- International allies. This could prove very helpful when trying to obtain regulated chemicals or lab equipment.
- Internet access, which makes information on sarin production widely available (e.g. details of Aum Shinrikyo’s process). This can significantly accelerate production - Aum Shinrikyo scientists spent much of their time in trial and error.
Claim: "The US OTA study estimated that you needed at least $10 million in 1993 USD to get a basic setup going"
This quote was taken out of context, without providing a link to the source (source here). The full quote is:
"Arsenal for substantial military capability (hundreds of tons of agent) likely to cost tens of millions of dollars”.This capacity is 100 times larger than what the opposition requires, and assumes military-grade quality, which wasn’t the case in Zamalka.
Additionally, this estimate is not only in “1993 USD”, but also in 1993 technology. As described above, lab technology has advanced significantly since then.
Last, it is very possible that the opposition’s plant was not built from scratch but was rather based on a captured chemical plant. Significant work would still need to be done to convert the plant to produce sarin, but it would be much easier and cheaper than building a new one. We know of at least one captured plant.
It’s hard to give an accurate estimate, but when considering all the factors above, it won’t be surprising to find that the whole operation cost less than $1 Million.
Claim: Using this investment to produce conventional weapons would be much more efficient, or in his words: “Thirty million dollars buys a lot of conventional equipment that is much more immediately useful than a few tons of Sarin.”
Besides the cost estimate being greatly exaggerated, this analysis assumes the weapons were intended to be used exclusively against regime forces. When considering the US red line, the value of a well-executed false flag attack becomes obvious: The US could win the conflict for the opposition within weeks, like it did in Libya. This would make a sarin plant the best investment possible.
Besides none of the claims holding up to scrutiny, the theory fails to explain why the opposition has been ordering large quantities of chemicals only relevant to sarin production. Were they risking arrest and spending money without having a laboratory that can process them?
Probably the most important aspect that Dan doesn’t address at all is the specific nature of impurities found in Zamalka. These can give us important insights into the production process. Most notable are the following two findings:
- Ethyl isopropyl methylphosphonate is the most common by-product reported by the UN. It is very telling, because the sarin production process introduces only chemicals with methyl groups. Ethyl groups should not be present in the final product at all.
This indicates that one of the alcohols used (Methanol in stage 2 and/or Isopropanol in stage 6, see appendix) was in itself impure and contained ethanol. This level of contamination occurs in very low grades of chemicals, and is a strong indication of underground production.
A military operation would not have any problem getting access to high-purity alcohols and paying the modest difference in price.
Update: Charles Wood pointed to this OPCW report which indicates Syria's chemical weapon sites contained stocks of Isopropanol. This removes the remote possibility that they had to obtain Isopropanol elsewhere to produce sarin, and reduces the likelihood that government-produced sarin would contain Ethyl groups.
- Hexafluorophosphate was also found by the UN. It could have come from two places:
(a) Residual phosphorus trichloride in step 2, which reacts with thionyl chloride in step 4 to produce Phosphorus pentachloride, and then reacts with Hydrogen Fluoride in step 5 (see appendix).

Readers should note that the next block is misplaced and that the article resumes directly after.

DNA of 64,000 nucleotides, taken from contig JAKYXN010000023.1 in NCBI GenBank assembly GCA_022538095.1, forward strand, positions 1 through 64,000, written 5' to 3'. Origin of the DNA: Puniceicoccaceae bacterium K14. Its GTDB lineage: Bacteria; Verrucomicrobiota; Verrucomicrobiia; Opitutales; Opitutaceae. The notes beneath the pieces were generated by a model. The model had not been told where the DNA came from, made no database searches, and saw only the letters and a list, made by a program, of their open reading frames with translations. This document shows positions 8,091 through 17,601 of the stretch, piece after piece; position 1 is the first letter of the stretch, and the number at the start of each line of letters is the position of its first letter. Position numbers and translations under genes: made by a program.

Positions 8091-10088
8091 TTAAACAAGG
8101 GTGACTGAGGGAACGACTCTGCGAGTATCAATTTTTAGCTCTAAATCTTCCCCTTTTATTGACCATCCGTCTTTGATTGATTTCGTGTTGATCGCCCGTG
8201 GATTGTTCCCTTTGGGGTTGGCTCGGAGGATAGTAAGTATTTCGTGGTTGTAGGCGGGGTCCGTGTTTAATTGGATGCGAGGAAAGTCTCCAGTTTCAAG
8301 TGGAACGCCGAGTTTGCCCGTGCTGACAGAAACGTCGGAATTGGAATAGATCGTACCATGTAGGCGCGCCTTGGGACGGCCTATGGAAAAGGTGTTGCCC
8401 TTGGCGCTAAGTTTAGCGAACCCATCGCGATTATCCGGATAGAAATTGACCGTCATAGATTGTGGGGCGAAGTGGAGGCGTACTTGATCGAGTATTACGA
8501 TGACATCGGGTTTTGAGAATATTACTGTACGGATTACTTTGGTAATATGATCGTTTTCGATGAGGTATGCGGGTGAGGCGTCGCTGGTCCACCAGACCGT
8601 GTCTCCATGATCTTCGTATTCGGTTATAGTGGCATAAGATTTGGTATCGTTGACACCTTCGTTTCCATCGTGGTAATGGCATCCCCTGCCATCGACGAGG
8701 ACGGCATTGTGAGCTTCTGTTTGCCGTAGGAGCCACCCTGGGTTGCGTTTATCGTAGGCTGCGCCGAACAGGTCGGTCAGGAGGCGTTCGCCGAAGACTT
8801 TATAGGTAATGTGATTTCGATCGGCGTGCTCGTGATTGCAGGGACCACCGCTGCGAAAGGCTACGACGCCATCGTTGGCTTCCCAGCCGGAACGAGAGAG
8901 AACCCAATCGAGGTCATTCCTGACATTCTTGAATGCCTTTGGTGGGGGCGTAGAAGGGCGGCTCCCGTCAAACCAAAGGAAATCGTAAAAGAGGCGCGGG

(b) A by-product of step 1 intended to produce Phosphorus trichloride, but also producing Phosphorus pentachloride, which later reacts with Hydrogen Fluoride in step 5 (see appendix).
This indicates that the sarin used in Zamalka was produced starting at step 1 or 2 (which is also consistent with the chemicals ordered in Turkey). A Military operation would have no reason to start with such basic chemicals, and could easily acquire large quantities of Dimethyl methylphosphonate of high purity, a common agent in the chemical industry, thus skipping directly to step 4.
So the scenario proposed by Mr. Kaszeta requires us to believe that:
- Despite 30 years of development, and in contradiction to intelligence estimates that Syria has binary warheads, they chose to use a “just in time” binary process for its CW program – A process that would make the program an ineffective deterrent against Israel’s WMD program.
- They chose to develop sarin from basic chemicals and use cheap low-grade alcohols, for no apparent reason, damaging product efficiency and shelf-life.
- They chose to use a lower-quality locally developed rocket that requires them to go into rebel-held territory, instead of deploying one of the many advanced delivery devices in their disposal.
- The opposition has been ordering chemicals that can only be used to produce sarin, without having the equipment to process them.
Analysis of Amount of Sarin used
I will also take this opportunity to respond to another report by Dan Kaszeta, which raised doubts as to whether the number of rockets used in the attack is sufficient to cause the number of casualties reported. The calculations are based on several incorrect assumptions, but most importantly it uses data tables that assume an attack on prepared troops who wear gas masks within 15 seconds ("Based on... 15 second masking time"). This was obviously not the case in Zamalka, where sarin was inhaled by victims for a 50-100 times longer period. The longer exposure time is more than enough to account for the gap in Dan's report, making 5-12 rockets of 60 kg sarin a sufficient explanation for the number of casualties reported.
This section contained an off-topic discussion of the public debate. Now that it is no longer being discussed, I removed it.
Appendix - Sarin Production Process
This is a process that starts with the most basic chemicals. It was found to be consistent with the chemicals ordered in Turkey, and the by-products found by the UN. In an advanced program, the first steps could be skipped by starting with more complex chemicals.
- White Phosphorus + Chlorine = Phosphorus Trichloride
- Phosphorus Trichloride + Methanol = Trimethyl Phosphite
- Trimethyl Phosphite + Halo-Methane = Dimethyl Methylphosphonate
- Dimethyl Methylphosphonate + Thionyl Chloride = Methylphosphonic Dichloride
- Methylphosphonic Dichloride + Potassium Fluoride or Hydrogen Fluoride or Sodium Fluoride = Methylphosphonyl Difluoride
- Methylphosphonyl Difluoride + Isopropanol / Isopropyl alcohol (+ Isopropylamine to neutralize Hydrogen Fluoride) = sarin
Thanks to DDTea for his contributions in analyzing the UN’s chemical report.